I live in Bristol and for my sins worked on the cycle city team. I dont like people cycling on pavements and to be fair, I dont like shared paths either because it wil always mean confusion as to who has right of way. In this case the path takes you from the bear pit toward broadmead which allows cyclists to avoid the busiest traffic island in Bristol and 2 very busy dual carriageway sections.

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Sarah Barth [86 posts] 3 years ago
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Are you sure, Jon? I should have mentioned, the Evening Post article said this too:

City council spokeswoman Kate Hartas confirmed that the stretch of pavement outside Primark and Debenhams is not a shared space for cyclists to use.

"There is a cycle lane that goes through the side of Primark that is segregated," she said. "People should not cycle through Broadmead, as that is not a shared space because of the shoppers wandering around."

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Jon Burrage [998 posts] 3 years ago
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Broadmead has shared path status - and scarse signage. The path in front of debenhams and primark has never been shared, the one behind has/was and unless the council changed their mind in the last 2 months still is.

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Jon Burrage [998 posts] 3 years ago
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I wouldnt put too much weight into the reporting of the bristol evening post, it is a gutter rag owned and published by the same group that owns the daily mail.
What a council spokesperson says and then is printed can frequently be lost en route.

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JohnS [198 posts] 3 years ago
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A V Lowe wrote:

Its funny how no-one seems to have an equal campaign to photograph cars driving on the footway, or totally blocking it.

+1

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si4star [44 posts] 3 years ago
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She needs to get a flippin life!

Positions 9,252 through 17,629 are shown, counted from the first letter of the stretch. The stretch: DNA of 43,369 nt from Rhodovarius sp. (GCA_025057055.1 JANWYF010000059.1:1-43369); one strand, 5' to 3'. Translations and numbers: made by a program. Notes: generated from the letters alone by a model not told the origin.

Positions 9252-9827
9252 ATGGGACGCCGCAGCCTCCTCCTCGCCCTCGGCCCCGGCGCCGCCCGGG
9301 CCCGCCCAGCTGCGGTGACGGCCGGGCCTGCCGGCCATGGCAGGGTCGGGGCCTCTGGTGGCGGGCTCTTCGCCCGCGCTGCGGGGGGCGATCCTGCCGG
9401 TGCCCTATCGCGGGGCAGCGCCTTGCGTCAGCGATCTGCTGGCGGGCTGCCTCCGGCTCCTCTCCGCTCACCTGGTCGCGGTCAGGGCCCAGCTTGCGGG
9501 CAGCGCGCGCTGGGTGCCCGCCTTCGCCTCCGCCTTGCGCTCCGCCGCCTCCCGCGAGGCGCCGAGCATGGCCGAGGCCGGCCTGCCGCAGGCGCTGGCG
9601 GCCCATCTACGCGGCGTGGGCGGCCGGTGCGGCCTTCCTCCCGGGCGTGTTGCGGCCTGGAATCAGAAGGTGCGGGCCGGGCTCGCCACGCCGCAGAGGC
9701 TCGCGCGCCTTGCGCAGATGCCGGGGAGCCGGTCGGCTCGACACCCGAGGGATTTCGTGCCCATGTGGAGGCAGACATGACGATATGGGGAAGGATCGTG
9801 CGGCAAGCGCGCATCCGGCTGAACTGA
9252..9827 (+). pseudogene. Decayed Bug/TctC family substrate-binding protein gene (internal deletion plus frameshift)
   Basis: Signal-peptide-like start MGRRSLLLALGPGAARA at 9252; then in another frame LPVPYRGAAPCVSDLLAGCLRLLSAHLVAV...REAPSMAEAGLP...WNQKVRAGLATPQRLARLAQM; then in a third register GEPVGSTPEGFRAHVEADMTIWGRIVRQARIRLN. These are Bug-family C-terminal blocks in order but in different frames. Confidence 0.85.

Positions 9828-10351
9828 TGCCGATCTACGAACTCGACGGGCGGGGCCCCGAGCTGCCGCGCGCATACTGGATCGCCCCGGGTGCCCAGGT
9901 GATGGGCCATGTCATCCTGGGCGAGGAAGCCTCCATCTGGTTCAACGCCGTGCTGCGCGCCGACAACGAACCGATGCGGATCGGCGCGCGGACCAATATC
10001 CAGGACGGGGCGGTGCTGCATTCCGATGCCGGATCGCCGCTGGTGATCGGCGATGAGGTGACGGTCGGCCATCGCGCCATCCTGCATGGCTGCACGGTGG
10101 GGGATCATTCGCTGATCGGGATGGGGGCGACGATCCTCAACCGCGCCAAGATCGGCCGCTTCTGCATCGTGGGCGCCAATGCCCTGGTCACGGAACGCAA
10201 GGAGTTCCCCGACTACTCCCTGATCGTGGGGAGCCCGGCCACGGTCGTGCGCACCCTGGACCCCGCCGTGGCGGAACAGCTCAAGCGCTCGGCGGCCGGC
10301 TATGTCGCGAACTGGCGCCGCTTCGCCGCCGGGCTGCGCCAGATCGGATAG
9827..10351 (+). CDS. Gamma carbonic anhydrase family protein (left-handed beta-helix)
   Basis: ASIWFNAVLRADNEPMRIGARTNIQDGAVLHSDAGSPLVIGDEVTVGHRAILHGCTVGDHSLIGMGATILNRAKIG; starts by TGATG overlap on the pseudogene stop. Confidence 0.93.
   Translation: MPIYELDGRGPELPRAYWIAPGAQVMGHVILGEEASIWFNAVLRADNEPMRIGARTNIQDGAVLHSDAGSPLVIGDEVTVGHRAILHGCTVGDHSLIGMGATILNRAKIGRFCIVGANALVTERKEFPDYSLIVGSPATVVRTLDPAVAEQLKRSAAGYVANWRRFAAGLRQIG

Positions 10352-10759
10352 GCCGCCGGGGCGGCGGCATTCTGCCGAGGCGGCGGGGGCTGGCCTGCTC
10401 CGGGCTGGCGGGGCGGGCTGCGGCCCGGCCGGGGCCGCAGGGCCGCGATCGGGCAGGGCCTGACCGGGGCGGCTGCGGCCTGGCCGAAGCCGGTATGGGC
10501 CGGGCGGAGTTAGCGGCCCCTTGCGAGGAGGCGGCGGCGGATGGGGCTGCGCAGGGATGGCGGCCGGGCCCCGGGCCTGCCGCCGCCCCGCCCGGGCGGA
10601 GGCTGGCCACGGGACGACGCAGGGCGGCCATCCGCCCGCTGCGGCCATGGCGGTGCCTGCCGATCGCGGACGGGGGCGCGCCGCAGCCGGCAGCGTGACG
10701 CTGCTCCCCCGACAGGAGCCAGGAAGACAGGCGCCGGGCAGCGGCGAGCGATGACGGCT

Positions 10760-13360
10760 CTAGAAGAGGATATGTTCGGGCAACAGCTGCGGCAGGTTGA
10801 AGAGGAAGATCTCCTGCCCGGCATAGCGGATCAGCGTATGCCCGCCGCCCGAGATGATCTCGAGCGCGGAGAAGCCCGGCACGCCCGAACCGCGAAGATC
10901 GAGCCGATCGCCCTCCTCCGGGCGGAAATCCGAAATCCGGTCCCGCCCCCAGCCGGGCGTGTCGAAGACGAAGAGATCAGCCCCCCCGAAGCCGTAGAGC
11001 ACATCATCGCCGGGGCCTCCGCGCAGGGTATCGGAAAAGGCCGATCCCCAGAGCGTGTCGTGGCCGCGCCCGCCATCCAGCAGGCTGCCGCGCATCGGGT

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fluffy_mike [94 posts] 3 years ago
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Get on the road or walk and get off the pavement. Else i'll try and off you myself. Arseholes.

Doesn't take much for you to get in a fight, does it?

Sadly, aggressive people like you are a far greater problem to society than pavement cyclists, most of whom are simply trying to not get killed by fast-moving (often) badly driven motor vehicles.

Seriously, if you're hitting strangers in the street regularly, you need counselling.

Or maybe you're all talk?

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OldRidgeback [2554 posts] 3 years ago
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Gkam84 wrote:

I enjoy threatening people with violence? Not really, but when its needed I'm not adverse to using it.

I should have really quantified my statement above by saying I only do it in my small village and to adults as kids don't know any better. I only make them stop.

It all came about when my Granny was knocked down and damaged her hip and shoulder by a 32 year old on his little jump bike I think its called. With no seat, somewhere between a BMX and a MTB? He didn't bother to stop, just pushed her out of the way and onto the kerb.

Riding aggressively on the pavement, as the bloke on the jump bike did, is never acceptable. But if there are few pedestrians around and the pavements are wide, I don't see the harm.

Telling kids not to ride on the pavement is something you might want to think about. It does depend on how old they are of course. If someone told my sons not to ride on the pavement though I think I'd be rather less than impressed. I did have words with someone on just that point when I was taking my sons to football as it happens - there was no-one else around, the pavements were wide and the road was busy. I don't know what traffic volumes or vehicle speeds are like in your village but some parents may take issue if you tell their kids to ride in the road when there is preceived danger in doing so.